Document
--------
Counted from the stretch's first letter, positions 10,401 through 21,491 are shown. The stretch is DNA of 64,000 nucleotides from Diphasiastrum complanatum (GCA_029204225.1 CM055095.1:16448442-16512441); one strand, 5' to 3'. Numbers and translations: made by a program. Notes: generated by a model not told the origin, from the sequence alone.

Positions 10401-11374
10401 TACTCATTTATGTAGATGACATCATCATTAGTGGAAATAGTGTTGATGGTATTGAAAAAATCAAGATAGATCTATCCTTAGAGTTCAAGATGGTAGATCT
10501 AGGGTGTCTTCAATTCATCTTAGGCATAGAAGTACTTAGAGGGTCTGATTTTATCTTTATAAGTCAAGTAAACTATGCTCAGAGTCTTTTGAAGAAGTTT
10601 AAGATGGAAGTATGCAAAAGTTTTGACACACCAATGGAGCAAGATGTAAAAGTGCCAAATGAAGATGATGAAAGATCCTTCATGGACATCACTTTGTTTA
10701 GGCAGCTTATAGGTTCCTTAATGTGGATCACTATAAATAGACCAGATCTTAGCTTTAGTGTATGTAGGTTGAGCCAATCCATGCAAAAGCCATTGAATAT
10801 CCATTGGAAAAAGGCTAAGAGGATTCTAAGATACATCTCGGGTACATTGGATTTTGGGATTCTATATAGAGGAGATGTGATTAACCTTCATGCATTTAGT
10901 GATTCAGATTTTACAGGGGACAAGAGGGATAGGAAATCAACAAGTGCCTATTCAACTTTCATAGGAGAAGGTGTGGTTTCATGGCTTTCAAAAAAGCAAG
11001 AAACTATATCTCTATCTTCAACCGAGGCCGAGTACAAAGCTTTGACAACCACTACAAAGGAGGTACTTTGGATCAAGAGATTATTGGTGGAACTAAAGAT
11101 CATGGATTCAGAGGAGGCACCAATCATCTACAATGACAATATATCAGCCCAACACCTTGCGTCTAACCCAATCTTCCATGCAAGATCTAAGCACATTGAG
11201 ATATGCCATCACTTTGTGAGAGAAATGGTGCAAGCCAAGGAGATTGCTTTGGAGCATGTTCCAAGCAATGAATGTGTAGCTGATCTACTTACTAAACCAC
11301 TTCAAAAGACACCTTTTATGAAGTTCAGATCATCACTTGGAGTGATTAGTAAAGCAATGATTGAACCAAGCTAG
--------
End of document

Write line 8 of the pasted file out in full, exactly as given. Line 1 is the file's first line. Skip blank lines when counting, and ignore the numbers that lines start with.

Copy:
10901 GATTCAGATTTTACAGGGGACAAGAGGGATAGGAAATCAACAAGTGCCTATTCAACTTTCATAGGAGAAGGTGTGGTTTCATGGCTTTCAAAAAAGCAAG